Four Models for PPDR Broadband Networks
By Harald Wium Lie and Amund Kvalbein
Thursday, August 02, 2018 | Comments

Emergency services depend on robust and secure communications services to perform their all-important tasks of saving lives and protecting society. Most European countries have established dedicated communication networks based on TETRA technology to meet the special needs of the public protection and disaster relief (PPDR) community. These narrowband networks are built for efficient voice communication in groups but have limited data capabilities.

As broadband data access rapidly becomes a necessity for PPDR users, governments in many countries are faced with the challenge of how to establish emergency communications for the coming decades and how to make best use of the economies of scale and scope that are available in commercial mobile technologies and networks.

National governments are seeking to implement robust and secure networks that are required by emergency services. Governments should carefully consider robustness, functionality, competition and cost when selecting an operational model for next-generation networks for emergency services.

The Third Generation Partnership Project (3GPP) family of standards specified new features sought by the PPDR community, including mission-critical push to talk, (MCPTT) mission-critical video, device-to-device communications and several others. This opens the path toward next-generation PPDR networks built with standard mobile network equipment, with associated benefits related to costs, availability and innovation. Authorities in many countries are now looking at how a PPDR network based on 3GPP technology can most efficiently be implemented, taking the special requirements for coverage, availability and security into account.

Some countries, notably Sweden, are considering whether a dedicated, state-owned PPDR mobile network should be established, citing security and government control as the main motivation for this approach. Other countries are looking at models that use existing commercial mobile networks as a basis for a PPDR service. This normally involves strengthening the robustness and security of these networks and implementing new functionality required by emergency services. Norway, the United Kingdom’s Emergency Services Network (ESN) and the U.S. First Responder Network Authority (FirstNet) are examples of countries that have chosen this approach. The commercial models, and the level of government involvement, vary significantly between these countries.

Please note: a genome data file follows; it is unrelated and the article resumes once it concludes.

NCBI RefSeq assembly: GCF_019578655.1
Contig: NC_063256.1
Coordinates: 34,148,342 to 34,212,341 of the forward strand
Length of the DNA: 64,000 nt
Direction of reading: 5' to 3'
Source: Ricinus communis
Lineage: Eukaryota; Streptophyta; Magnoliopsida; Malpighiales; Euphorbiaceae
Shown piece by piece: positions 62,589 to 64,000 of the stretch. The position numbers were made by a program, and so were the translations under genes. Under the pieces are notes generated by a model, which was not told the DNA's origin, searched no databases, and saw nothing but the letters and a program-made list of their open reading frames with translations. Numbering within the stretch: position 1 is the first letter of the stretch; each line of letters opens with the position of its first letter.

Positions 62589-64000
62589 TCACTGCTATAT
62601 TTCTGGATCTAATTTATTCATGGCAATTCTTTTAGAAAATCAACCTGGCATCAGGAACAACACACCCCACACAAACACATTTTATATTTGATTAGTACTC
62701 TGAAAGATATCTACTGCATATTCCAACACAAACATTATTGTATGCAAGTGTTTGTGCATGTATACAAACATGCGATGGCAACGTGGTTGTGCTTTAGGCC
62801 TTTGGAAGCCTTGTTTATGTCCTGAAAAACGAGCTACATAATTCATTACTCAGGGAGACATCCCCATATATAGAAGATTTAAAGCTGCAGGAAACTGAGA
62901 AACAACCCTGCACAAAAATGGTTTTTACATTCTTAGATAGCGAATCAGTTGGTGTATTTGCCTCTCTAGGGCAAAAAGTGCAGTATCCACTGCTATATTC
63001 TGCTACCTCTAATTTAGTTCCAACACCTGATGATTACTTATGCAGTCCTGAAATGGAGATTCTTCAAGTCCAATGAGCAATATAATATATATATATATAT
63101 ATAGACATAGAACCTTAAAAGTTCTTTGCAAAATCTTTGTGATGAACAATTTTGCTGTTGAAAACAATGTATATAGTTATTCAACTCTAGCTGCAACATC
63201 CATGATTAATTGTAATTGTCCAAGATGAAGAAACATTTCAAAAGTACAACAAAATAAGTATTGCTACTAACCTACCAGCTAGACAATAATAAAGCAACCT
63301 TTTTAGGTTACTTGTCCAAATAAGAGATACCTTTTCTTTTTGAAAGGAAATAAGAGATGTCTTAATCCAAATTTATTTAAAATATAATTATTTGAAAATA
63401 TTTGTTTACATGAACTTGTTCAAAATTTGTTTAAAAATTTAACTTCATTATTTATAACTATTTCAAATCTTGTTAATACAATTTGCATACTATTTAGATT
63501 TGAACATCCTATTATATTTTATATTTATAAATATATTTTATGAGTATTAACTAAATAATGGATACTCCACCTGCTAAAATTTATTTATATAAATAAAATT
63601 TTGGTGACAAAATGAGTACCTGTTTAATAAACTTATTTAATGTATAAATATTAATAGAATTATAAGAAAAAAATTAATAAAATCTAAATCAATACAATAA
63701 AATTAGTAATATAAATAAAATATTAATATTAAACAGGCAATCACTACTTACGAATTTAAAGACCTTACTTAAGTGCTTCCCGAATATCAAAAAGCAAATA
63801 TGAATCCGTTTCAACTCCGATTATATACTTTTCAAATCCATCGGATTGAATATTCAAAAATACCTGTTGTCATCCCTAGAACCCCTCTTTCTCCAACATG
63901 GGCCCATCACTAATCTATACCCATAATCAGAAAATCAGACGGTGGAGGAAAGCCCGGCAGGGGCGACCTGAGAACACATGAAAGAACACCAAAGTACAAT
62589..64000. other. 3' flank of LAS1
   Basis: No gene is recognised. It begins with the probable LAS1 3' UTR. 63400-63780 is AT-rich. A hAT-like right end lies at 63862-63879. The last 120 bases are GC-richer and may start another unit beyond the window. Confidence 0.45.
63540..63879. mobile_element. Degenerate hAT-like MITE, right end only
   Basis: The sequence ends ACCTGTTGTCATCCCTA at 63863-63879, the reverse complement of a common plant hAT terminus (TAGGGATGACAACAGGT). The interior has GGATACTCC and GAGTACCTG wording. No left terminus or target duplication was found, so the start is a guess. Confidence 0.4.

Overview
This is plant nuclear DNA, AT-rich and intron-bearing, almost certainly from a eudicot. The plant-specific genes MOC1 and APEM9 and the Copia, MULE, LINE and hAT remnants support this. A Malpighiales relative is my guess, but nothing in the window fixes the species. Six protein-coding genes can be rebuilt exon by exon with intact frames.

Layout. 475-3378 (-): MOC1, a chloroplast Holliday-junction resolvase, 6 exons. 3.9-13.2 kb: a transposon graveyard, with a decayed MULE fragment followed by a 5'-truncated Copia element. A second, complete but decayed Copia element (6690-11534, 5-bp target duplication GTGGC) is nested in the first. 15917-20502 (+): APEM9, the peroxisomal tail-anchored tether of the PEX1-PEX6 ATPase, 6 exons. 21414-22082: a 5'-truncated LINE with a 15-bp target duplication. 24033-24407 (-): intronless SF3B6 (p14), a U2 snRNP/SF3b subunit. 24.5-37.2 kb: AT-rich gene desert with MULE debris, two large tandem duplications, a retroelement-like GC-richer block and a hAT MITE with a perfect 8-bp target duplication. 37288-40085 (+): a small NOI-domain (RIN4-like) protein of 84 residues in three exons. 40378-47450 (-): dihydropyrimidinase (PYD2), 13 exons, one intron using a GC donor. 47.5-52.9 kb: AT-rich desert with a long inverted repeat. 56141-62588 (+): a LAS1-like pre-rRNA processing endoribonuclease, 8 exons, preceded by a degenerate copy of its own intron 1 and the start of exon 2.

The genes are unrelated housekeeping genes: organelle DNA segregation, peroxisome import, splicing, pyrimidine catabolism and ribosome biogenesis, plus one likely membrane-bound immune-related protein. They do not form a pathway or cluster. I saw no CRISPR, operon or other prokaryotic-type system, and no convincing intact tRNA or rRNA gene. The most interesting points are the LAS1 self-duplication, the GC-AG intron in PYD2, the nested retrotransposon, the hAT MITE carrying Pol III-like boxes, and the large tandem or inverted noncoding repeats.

The following four operating models can guide a discussion around next-generation PPDR networks in most countries. When selecting a PPDR network model, most authorities will start from the functional and quality-related requirements of the users. A PPDR network must be robust, secure and have the coverage and capacity to provide mission-critical broadband services, such as real-time video communications, when and where they are needed.

However, PPDR authorities must also consider a range of other questions and priorities, related to cost, level of government control, competition and accountability. Analysys Mason identified four different generic operating models, which form a good starting point for a discussion around next-generation PPDR networks in many countries.

The four models are:
1. State-owned network with commercial fallback — state mobile network operator (MNO). The state establishes and owns a dedicated PPDR network and signs one or more roaming agreements with commercial networks for added coverage and robustness.
2. Single commercial network — one radio access network (RAN). The state buys access to PPDR services from a single commercial operator only and relies on the coverage and reliability of that network. ESN and FirstNet both fall into this category, albeit with quite different contractual arrangements.
3. Primary network with fallback — primary RAN. One commercial operator is the main PPDR supplier, but a second mobile network is used as backup when the primary network is not available.
3. Multiple equal networks — equal RAN. The PPDR network is based on two or more commercial mobile networks that have the same role in the solution design

The generic models vary in terms of robustness, operational complexity and impact on competition. Models that use several networks to implement PPDR services can potentially be more robust than the single commercial network model, which uses only a single mobile network.

Analysys Mason has worked on cost-benefit analyses of different models in several markets. As a general observation, a PPDR network based on commercial mobile networks can achieve at least the same quality, security and robustness as a dedicated network. However, the four models vary in terms of cost. We estimate that a state network will be several times more expensive than commercial alternatives depending on requirements for robustness and security. In addition to the high cost of establishing a new radio network, a state-owned network will require significant financial and human resources to maintain PPDR services at a level that matches user expectations.